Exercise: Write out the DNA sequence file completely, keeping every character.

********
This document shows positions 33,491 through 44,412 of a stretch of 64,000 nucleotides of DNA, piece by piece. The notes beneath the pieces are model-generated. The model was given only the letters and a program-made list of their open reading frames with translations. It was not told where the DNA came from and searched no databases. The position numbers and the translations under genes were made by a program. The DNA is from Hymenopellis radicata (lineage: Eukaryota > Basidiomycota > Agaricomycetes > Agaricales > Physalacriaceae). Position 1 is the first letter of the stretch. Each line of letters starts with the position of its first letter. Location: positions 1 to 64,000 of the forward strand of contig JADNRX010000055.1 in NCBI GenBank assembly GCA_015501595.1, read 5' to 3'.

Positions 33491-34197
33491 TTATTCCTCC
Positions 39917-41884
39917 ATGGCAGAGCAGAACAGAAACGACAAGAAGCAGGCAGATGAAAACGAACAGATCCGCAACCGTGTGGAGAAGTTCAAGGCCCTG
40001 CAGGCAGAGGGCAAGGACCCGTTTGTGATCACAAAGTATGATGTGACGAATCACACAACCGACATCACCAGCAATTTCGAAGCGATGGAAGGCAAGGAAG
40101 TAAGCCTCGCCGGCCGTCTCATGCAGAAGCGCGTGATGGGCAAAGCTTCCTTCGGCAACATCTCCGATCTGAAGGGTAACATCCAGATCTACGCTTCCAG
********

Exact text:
This document shows positions 33,491 through 44,412 of a stretch of 64,000 nucleotides of DNA, piece by piece. The notes beneath the pieces are model-generated. The model was given only the letters and a program-made list of their open reading frames with translations. It was not told where the DNA came from and searched no databases. The position numbers and the translations under genes were made by a program. The DNA is from Hymenopellis radicata (lineage: Eukaryota > Basidiomycota > Agaricomycetes > Agaricales > Physalacriaceae). Position 1 is the first letter of the stretch. Each line of letters starts with the position of its first letter. Location: positions 1 to 64,000 of the forward strand of contig JADNRX010000055.1 in NCBI GenBank assembly GCA_015501595.1, read 5' to 3'.

Positions 33491-34197
33491 TTATTCCTCC
Positions 39917-41884
39917 ATGGCAGAGCAGAACAGAAACGACAAGAAGCAGGCAGATGAAAACGAACAGATCCGCAACCGTGTGGAGAAGTTCAAGGCCCTG
40001 CAGGCAGAGGGCAAGGACCCGTTTGTGATCACAAAGTATGATGTGACGAATCACACAACCGACATCACCAGCAATTTCGAAGCGATGGAAGGCAAGGAAG
40101 TAAGCCTCGCCGGCCGTCTCATGCAGAAGCGCGTGATGGGCAAAGCTTCCTTCGGCAACATCTCCGATCTGAAGGGTAACATCCAGATCTACGCTTCCAG